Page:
It has always been thought that China developed all its items from the influence of the rest of the world. The current discovery that this could not be so caused a lot of ripples in all those who supported this ideology. What could be more convincing than the archeological evidence which had been dug up by Chinese people in a grave yard 16 years earlier and now the discovery of corpses aging at least 4,000 years old which left Victor Mair astounded? This happened as this professor was strolling with a group of tourists in the museum of Chinese City. He might have grown up believing that Chinese technological development was locally improvised but his new discovery left him wondering who these people were with Caucasian hair and all other features which defined a European. The corpses were well preserved despite the fact that they were not processed like those of Egyptians mummies.
Since the discovery, a lot of scholars have been down playing the argument that China’s development was not entirely sealed from the rest of the world but the latest archeological findings contrast their ideas in a profound manner. The existence of mummies in China leaves a lot to be desired from what exists in documentations of prior times. Travelling around China reveals a lot of information which is not on papers as discovered my Mair. The Red Hillock, called Qizilchoqa locally, is another site where mummies exist. A travel to this place does not have much to show but it is supportive of the intuition that China’s development was not a standalone effect and it had external players to it. Discovery of spoked wheels and metallic tools in these graveyards show that these ‘barbaric people’, as they were called, influenced what China is today.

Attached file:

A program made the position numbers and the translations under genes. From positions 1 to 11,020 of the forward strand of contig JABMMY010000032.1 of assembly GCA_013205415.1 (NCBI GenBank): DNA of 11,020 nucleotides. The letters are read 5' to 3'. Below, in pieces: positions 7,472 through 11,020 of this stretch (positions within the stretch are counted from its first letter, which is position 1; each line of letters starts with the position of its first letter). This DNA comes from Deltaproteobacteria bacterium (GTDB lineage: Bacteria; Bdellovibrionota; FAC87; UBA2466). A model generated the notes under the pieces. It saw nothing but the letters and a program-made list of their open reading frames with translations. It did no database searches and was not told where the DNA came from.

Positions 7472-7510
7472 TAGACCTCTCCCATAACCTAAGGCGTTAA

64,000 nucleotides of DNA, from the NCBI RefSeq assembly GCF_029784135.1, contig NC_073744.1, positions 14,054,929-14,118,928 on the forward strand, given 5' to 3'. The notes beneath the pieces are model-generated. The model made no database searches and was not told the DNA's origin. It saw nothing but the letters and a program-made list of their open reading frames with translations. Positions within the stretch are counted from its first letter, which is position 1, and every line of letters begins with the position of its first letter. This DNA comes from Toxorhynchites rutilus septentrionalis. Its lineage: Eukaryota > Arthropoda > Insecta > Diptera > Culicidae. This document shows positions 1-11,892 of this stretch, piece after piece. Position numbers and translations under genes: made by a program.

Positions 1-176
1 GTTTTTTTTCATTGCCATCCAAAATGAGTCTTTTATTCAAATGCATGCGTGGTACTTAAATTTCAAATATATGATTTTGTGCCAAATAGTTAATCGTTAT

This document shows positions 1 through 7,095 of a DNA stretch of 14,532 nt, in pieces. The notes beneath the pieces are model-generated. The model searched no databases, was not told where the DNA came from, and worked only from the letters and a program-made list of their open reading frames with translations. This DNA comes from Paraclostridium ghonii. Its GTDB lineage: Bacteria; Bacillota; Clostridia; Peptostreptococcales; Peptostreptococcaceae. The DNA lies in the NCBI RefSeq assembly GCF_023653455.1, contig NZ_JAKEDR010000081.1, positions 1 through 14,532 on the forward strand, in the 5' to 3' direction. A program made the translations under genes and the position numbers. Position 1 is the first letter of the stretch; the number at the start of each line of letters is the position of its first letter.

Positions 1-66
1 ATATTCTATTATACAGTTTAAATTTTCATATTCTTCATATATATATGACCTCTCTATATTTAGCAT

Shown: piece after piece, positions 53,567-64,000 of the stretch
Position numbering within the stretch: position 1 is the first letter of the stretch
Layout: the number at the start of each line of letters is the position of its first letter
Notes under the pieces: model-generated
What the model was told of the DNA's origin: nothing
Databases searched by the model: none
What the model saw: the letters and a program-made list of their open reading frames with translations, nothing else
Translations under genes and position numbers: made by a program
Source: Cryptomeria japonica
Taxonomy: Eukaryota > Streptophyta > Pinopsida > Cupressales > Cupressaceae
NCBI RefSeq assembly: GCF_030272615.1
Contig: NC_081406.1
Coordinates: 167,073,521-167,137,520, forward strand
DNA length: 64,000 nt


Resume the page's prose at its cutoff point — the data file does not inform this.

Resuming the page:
The existence of chariots in the Qizilchoqa indicates that they must have learnt these ways from a Euro-Indonesian encounter and there is a probability that they did not speak Chinese but rather a mixture of English and the prior called Tocharian. The emergence of this language can be traced back to the eight century. History has it that China matured on its own but modern discoveries prove otherwise. This issue has led to a division among scholars leaving the layman on the balance. Whichever of the two propositions, it is clear that China was not entirely isolated from the rest of the world and it in fact borrowed a lot from neighboring countries.
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